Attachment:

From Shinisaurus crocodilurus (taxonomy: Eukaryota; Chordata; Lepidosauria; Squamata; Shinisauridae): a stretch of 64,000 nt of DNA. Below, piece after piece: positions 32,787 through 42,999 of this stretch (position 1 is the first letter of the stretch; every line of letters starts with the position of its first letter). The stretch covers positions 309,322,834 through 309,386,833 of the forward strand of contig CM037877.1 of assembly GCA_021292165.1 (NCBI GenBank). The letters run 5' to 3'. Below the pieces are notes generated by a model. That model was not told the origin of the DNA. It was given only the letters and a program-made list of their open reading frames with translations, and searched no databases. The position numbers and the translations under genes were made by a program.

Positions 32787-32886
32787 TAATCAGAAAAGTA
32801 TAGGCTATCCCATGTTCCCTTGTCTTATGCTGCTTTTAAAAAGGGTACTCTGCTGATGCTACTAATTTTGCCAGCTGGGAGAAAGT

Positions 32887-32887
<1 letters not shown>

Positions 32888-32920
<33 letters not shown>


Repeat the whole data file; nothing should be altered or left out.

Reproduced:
From Shinisaurus crocodilurus (taxonomy: Eukaryota; Chordata; Lepidosauria; Squamata; Shinisauridae): a stretch of 64,000 nt of DNA. Below, piece after piece: positions 32,787 through 42,999 of this stretch (position 1 is the first letter of the stretch; every line of letters starts with the position of its first letter). The stretch covers positions 309,322,834 through 309,386,833 of the forward strand of contig CM037877.1 of assembly GCA_021292165.1 (NCBI GenBank). The letters run 5' to 3'. Below the pieces are notes generated by a model. That model was not told the origin of the DNA. It was given only the letters and a program-made list of their open reading frames with translations, and searched no databases. The position numbers and the translations under genes were made by a program.

Positions 32787-32886
32787 TAATCAGAAAAGTA
32801 TAGGCTATCCCATGTTCCCTTGTCTTATGCTGCTTTTAAAAAGGGTACTCTGCTGATGCTACTAATTTTGCCAGCTGGGAGAAAGT

Positions 32887-32887
<1 letters not shown>

Positions 32888-32920
<33 letters not shown>